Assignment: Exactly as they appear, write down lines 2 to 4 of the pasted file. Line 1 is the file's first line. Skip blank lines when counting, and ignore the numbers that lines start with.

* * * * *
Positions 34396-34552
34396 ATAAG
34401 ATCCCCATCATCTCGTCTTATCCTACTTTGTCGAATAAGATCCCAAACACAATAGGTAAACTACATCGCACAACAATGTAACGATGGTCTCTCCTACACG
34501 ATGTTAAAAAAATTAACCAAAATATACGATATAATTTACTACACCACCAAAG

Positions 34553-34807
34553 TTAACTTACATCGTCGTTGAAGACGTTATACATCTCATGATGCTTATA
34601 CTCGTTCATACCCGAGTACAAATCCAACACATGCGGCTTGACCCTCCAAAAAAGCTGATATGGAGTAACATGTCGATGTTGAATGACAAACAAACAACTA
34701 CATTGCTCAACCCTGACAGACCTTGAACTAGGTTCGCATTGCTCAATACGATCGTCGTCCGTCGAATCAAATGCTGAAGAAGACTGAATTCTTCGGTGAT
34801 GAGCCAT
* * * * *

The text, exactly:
34396 ATAAG
34401 ATCCCCATCATCTCGTCTTATCCTACTTTGTCGAATAAGATCCCAAACACAATAGGTAAACTACATCGCACAACAATGTAACGATGGTCTCTCCTACACG
34501 ATGTTAAAAAAATTAACCAAAATATACGATATAATTTACTACACCACCAAAG